As a child, one of my favorite parts of High Holiday services was when the cantor, my dad, of blessed memory, fell kor’eem—in lay terms, “bowed before God”—during a prayer called the Aleinu Gadol that occurs during the morning service on Rosh Hashanah. Maybe it was because reaching that point in our worship meant that we were getting close to the end of the service. Not that, as a youngster, I was paying any attention to how long I had been sitting there, trying to stay quiet and still…
Or maybe, and this is what I like to think, it was because the moment was so suspenseful. Instead of just bending at the knee when he sang, “Vaanacnhu kor’eem u’meeshtachavim u’modim”—which means, “We bend and bow and give thanks before God”—my dad would bend and bow so deeply that his forehead actually touched the floor. He was, it bears noting, pretty short, anyway. But doing this, he would entirely disappear from my and the congregation’s view, hidden by the podium behind him.
At this time in the service, congregants were designated to stand on either side of him—like sentinels. They stood there and watched, waiting for the moment at which they were to help him up from his impossibly crouched, bent position. What if, as the ancient rabbis of the Talmud worried might happen to the high priest in the Temple of old, his energy waned and he faltered and could not rise from the floor? This was high drama, befitting such a holy moment and holy day. The congregation held its collective breath.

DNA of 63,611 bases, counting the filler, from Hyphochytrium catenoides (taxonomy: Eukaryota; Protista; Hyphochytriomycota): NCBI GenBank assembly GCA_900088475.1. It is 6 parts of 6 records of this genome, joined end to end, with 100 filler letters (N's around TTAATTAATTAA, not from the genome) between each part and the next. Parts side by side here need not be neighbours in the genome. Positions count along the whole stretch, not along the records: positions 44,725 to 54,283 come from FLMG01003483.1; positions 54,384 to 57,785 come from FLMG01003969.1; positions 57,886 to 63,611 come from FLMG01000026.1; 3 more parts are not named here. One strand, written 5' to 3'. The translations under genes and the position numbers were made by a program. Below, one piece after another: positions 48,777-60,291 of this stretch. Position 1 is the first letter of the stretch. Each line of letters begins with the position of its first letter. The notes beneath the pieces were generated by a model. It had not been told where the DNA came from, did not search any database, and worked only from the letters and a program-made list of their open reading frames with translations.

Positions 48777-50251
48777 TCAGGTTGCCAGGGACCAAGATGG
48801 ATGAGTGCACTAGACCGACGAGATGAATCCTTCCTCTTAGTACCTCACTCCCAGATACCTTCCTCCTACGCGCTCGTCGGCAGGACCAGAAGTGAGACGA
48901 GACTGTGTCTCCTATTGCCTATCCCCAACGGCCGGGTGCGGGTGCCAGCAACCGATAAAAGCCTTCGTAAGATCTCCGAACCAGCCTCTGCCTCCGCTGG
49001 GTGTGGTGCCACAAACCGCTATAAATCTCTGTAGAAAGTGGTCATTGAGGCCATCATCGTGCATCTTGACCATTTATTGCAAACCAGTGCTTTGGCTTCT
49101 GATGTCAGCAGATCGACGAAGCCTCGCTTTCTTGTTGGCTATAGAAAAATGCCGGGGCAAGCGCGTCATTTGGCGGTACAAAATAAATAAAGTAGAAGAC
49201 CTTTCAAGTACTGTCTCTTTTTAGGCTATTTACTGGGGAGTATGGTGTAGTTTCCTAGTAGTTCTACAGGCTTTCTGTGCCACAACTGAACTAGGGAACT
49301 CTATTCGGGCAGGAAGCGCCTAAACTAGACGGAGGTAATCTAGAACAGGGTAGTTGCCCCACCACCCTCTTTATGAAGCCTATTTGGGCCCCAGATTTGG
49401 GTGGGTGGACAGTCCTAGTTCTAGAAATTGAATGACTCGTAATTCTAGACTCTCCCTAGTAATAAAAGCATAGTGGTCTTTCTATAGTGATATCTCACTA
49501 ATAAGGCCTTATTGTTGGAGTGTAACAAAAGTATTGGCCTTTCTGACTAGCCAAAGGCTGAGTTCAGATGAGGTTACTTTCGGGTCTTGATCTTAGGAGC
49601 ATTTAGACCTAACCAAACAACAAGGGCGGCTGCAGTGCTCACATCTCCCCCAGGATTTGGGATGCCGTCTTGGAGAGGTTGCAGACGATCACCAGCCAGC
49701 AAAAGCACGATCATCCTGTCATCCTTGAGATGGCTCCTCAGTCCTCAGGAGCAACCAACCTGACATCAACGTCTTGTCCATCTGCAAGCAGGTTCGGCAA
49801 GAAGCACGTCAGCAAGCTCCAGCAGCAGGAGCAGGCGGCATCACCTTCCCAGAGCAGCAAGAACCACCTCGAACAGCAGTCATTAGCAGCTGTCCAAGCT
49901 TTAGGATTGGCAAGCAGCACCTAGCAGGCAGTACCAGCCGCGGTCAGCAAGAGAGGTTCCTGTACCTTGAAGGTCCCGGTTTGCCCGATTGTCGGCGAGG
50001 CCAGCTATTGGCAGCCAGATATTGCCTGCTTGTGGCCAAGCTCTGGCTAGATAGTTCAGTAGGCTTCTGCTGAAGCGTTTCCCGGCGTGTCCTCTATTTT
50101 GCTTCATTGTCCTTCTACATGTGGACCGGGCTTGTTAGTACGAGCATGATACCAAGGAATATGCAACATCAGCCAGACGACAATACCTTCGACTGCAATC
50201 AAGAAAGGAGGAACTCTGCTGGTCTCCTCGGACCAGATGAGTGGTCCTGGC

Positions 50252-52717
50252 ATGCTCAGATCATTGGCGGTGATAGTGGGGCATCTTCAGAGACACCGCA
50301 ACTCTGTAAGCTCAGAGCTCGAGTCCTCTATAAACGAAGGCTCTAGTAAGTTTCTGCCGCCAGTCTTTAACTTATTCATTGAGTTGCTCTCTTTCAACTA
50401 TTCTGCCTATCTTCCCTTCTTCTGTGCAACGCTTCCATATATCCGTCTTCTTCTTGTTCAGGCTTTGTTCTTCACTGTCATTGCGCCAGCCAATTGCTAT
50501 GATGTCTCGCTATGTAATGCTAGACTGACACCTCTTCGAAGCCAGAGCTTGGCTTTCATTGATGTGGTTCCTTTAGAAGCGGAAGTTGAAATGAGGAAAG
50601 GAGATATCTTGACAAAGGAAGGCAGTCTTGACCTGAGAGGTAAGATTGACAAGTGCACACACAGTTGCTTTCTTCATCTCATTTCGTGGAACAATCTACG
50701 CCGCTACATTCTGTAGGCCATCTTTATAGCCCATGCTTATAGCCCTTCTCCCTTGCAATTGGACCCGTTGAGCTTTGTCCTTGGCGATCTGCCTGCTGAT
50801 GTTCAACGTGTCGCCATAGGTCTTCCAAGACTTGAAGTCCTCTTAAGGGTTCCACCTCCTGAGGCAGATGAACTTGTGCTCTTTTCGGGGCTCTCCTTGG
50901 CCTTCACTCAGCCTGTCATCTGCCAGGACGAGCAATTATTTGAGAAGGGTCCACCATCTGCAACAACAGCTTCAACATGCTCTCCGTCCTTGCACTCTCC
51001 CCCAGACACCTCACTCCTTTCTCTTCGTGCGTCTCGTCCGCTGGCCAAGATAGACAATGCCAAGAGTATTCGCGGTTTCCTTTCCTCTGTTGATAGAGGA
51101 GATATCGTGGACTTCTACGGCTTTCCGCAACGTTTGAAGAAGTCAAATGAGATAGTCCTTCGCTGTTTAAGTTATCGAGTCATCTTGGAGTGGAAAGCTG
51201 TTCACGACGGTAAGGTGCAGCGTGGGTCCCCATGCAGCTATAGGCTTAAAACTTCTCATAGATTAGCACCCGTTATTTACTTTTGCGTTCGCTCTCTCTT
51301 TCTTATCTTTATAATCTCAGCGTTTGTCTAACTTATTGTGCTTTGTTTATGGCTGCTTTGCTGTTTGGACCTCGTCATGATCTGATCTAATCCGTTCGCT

Every year, I was on the edge of my seat, just waiting to see what would happen next.
And then—at the very moment that my dad chanted, “Lifnei melech, malchei hamlachim…hakadosh Baruch Hu”—meaning, “Before the King, King of kings, the blessed holy God”—he would quite literally spring up by himself, as if an electric current had levitated him. Before his sentinels could even try to lay a hand on him, my father rose what seemed like a foot off the ground! In that moment his whole being seemed to say, “We can all get closer to God. We can all jump just a little bit higher. We all have hidden within us a strength that we hardly know is there.”
The liturgy on these holy days is peppered with special little changes from what we are otherwise familiar with. One change is that in every Kaddish during this period of repentance and renewal, instead of saying “l’eilah”—which means “higher,” we say, “l’eilah u’l’eilah”—“higher and higher.” My dad showed me how to make that real.
As we move through Rosh Hashanah and Yom Kippur, may we all find small ways to jump—at least in our hearts and minds—just a little bit higher—l’eilah u’leilah—to get closer to God or to our own understanding of what we can accomplish for ourselves and for others.
As for me, on the High Holidays, I’ll always have my father to thank for teaching me how to jump a little higher.